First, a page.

But she didn't call my bluff; instead she got pissed and yelled, "Bitch!" as she burned rubber away from me. Her tires literally squealed.
So, you might think I'm a heartless, stereotyping, uncharitable, hateful weirdo because I didn't just hand this lady a twenty and count my good deed for the day; but based on her reaction, I don't think my "stereotyping" was too far off the mark.
Who knew that an expired drug test would be so handy?
at 3:18 PM
Tuesday, September 13, 2011
Every once in awhile, something so amazing happens that I am brought to tears. I could count on one hand the number of times I've cried in the last
year month week. And one of those times was last Thursday when I had the privilege of skating with the Rockettes in our first inter-league scrimmage, against the Happy Valley Derby Darlins.
You might remember Happy Valley from that one time I practiced with them and they scared the crap out of me. Which is why I only went to one of their practices - I was afraid I'd need to invest in adult diapers if I skated with them again. Needless to say, I was terrified on Thursday. I couldn't eat, I drank like six diet sodas, my stomach was in knots and I kept throwing up in my mouth a little. By the time I got to derby, I'd worked myself up into a shaky, sweaty, throw-up-mouthy frenzy. I was relieved that a few other Rockettes were just as worked up as me, except probably without the throw-up mouth part.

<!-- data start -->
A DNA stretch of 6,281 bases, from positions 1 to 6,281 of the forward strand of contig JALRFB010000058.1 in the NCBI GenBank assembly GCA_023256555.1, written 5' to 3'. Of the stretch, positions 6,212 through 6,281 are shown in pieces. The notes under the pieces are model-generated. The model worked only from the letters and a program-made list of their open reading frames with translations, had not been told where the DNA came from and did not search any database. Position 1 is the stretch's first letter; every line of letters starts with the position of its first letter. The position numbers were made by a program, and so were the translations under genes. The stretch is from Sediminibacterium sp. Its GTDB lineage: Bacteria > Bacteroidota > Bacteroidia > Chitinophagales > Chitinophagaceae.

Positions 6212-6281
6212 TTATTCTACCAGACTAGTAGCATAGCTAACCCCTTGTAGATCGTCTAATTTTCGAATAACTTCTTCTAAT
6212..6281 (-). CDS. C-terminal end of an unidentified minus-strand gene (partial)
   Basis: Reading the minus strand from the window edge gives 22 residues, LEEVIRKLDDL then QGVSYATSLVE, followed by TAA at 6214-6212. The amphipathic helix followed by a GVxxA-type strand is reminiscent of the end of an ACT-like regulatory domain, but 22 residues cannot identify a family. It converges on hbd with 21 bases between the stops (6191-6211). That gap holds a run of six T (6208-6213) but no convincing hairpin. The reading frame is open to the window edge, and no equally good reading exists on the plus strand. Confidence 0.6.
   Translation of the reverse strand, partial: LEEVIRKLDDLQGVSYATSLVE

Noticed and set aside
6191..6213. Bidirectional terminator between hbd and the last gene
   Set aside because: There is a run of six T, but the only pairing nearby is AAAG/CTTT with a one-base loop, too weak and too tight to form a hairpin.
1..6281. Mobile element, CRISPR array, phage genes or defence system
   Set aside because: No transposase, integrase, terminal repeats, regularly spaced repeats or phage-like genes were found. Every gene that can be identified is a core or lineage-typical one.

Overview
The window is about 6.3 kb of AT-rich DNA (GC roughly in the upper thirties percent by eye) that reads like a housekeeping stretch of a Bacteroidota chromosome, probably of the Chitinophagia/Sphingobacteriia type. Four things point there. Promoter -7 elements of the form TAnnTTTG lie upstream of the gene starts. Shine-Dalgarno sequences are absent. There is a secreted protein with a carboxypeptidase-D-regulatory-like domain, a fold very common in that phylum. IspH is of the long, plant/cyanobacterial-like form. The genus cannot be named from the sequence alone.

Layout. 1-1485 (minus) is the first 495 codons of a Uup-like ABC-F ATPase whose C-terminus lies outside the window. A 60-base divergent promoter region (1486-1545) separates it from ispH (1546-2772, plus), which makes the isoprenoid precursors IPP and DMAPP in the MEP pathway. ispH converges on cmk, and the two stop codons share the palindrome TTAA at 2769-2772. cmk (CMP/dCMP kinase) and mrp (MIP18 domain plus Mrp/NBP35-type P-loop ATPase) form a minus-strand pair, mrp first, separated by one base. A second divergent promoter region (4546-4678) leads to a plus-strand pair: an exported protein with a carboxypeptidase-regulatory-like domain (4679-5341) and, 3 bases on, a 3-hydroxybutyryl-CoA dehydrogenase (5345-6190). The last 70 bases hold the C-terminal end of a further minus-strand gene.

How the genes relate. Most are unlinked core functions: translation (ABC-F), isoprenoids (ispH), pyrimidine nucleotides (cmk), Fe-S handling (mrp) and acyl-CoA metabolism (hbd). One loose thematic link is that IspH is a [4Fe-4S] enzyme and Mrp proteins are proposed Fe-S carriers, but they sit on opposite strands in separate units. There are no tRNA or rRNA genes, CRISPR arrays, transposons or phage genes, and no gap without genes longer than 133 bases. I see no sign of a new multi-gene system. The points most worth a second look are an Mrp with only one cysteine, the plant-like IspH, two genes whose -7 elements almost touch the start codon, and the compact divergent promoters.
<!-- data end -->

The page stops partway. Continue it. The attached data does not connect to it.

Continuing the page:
As more Happy Valley girls started showing up, more and more Happy Valley fans showed up too. The bleachers were packed, people were sitting on the floor, and the majority were wearing pink and holding signs for Happy Valley. It seemed like every spectator was cheering and yelling, but not for us. I felt outnumbered and started to deflate. But then, across the track, I spotted someone holding a sign...